Your Right To Government Records Under OPRA (the Open Public Records Act)
The Open Public Records Act (OPRA) is a New Jersey state statute (NJSA 47:1A-1 et seq.) which replaces the former “Right to Know Law” which previously governed requests for government records from members of the public. The law expands the public’s right of access to government records, creates a framework for receiving, acting upon and allowing appeals (when requests are denied) and defines what are, and are not, government records and agencies. In addition to the law itself, many court decisions, executive orders of governors and other statutes also speak to these issues.
The public’s right to hold government accountable has never been more endangered, at least based on the present Federal example, so it’s important to know about your rights to government records. OPRA and the frameworks in which it operates can be confusing and daunting, despite the public policy which underlies the law:
- That government records must be readily accessible for inspection, copying, or examination by its citizens, with certain exceptions, for the protection of the public interest;
- That any limitations on the right of access to government records must be interpreted in favor of the public’s right of access, and;
- That a public agency has a responsibility and an obligation to protect a citizen’s personal information that is in the possession of a public agency when disclosure of that information would violate the citizen’s reasonable expectation of privacy.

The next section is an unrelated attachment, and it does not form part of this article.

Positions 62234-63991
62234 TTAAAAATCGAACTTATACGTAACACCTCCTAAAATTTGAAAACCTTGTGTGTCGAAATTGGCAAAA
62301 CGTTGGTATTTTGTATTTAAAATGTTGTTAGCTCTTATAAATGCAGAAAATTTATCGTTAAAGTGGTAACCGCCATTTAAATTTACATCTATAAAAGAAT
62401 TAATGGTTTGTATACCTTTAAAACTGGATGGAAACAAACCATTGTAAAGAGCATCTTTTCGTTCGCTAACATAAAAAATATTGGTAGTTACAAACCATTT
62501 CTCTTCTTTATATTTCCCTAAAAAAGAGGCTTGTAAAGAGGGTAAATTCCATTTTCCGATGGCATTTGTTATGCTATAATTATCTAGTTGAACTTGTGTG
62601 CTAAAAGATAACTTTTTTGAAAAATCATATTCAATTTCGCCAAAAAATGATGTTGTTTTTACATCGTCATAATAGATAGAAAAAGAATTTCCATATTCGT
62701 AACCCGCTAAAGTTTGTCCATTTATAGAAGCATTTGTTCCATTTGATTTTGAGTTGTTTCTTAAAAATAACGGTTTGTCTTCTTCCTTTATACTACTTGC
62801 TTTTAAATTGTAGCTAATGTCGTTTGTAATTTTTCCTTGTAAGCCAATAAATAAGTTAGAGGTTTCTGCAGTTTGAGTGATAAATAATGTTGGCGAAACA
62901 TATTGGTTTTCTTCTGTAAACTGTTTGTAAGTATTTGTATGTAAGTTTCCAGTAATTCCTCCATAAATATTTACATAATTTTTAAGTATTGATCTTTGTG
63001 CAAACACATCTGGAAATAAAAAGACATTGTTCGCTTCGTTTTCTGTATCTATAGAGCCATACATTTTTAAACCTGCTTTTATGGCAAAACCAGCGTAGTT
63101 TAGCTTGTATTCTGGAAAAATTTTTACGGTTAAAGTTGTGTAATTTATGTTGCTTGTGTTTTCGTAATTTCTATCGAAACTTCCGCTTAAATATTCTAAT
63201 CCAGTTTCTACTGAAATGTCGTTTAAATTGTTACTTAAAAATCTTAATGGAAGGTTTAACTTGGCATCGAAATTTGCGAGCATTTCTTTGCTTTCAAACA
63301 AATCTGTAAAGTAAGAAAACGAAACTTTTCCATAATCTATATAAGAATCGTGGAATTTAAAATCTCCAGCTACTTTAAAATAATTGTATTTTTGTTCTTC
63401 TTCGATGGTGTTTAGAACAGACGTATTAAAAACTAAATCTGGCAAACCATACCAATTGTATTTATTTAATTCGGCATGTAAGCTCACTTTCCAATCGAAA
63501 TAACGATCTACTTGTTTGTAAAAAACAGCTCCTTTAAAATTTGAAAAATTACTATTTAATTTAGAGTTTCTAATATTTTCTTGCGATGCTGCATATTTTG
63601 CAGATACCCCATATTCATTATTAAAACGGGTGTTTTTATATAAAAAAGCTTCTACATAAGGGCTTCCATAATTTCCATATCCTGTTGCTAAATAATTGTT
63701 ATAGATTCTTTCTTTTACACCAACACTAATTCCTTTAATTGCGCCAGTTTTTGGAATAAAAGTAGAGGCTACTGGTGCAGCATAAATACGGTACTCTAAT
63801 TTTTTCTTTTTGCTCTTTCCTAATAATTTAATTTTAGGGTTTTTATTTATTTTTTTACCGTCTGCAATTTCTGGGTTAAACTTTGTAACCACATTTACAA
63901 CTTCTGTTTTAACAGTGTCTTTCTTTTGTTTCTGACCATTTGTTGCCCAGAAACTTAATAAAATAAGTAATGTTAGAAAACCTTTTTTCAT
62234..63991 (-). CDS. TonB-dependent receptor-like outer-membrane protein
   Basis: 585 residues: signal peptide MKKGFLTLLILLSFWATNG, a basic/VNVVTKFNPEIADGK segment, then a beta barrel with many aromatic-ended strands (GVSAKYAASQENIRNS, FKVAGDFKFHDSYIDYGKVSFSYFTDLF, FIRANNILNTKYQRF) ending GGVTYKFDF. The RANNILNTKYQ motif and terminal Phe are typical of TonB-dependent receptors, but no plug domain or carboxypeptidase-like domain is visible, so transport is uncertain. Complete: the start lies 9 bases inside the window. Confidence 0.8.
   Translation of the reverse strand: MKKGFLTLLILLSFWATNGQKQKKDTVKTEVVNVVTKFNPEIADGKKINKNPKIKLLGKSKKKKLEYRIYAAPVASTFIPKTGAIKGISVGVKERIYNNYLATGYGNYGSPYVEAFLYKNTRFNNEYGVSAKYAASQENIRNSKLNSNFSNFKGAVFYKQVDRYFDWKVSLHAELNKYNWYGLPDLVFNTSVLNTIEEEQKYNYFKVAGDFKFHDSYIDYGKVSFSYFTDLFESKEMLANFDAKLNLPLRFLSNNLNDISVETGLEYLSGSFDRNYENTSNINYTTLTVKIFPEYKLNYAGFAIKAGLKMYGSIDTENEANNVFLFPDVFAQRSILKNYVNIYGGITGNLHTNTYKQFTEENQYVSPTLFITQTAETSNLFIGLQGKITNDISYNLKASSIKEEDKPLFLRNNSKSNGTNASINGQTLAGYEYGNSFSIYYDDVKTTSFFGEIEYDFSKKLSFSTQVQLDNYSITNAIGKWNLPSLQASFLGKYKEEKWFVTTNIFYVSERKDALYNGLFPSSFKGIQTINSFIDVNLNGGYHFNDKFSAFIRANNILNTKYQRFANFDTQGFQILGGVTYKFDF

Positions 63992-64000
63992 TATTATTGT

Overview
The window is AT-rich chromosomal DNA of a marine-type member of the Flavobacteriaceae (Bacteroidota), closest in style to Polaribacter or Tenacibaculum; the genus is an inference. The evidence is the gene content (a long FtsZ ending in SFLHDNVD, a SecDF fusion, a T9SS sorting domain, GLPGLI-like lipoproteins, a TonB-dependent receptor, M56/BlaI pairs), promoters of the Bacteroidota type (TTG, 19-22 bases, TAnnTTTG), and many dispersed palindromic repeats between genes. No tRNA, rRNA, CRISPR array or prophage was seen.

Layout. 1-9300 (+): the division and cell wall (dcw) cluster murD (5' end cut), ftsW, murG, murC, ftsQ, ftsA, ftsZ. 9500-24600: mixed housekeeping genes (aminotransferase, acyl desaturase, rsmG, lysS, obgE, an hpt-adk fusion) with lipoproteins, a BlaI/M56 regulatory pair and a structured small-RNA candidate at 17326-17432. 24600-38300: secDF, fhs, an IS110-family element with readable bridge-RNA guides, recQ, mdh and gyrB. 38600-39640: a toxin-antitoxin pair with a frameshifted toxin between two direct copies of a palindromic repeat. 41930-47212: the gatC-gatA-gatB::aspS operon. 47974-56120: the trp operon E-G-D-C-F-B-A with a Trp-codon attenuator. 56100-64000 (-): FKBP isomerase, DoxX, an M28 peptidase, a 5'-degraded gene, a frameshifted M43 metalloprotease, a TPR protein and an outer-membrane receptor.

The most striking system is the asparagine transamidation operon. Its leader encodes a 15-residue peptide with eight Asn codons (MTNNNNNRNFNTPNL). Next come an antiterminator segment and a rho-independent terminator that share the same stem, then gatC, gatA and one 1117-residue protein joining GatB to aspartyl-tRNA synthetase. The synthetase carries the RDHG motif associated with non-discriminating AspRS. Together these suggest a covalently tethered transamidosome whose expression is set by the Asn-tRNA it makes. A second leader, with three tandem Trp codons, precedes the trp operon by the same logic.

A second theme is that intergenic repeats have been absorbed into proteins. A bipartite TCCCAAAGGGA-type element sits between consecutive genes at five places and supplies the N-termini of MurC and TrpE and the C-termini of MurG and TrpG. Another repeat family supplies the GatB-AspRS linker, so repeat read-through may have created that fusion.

When people or organizations wish to obtain such records, so many questions present themselves, such as:
- Who can file an OPRA request?
- How do I do it?
- What’s a “public record?”
- What’s a “public agency?”
- How long can the agency take?”
- What can I be charged?”
- On what basis can my request be narrowed or denied?”
- When, and how, can an agency “redact” (“black out”) portions of the records I want?”
- How can I challenge improper delays, redactions, charges or refusals?
At Costello & Mains, our civil rights attorneys have been pressing for government documents in hundreds of cases, for decades. We know how to properly challenge improper government conduct when you make a proper OPRA request, and when your rights are interfered with.
We never charge you for this work. We do this work on a contingent basis and, when we’re successful, the non-cooperating agency must pay our legal fees, where appropriate.
Whether you’re an individual or a civic group, you have the right to hold your government accountable. A government should always be afraid of its people, not the other way around. Improper refusals, redactions or non-responses can be challenged in Court. All consultations are free.
“When government oppression breaks the law it shows contempt for law and people and breeds anarchy.” – Justice Louis Brandeis of the United States Supreme Court.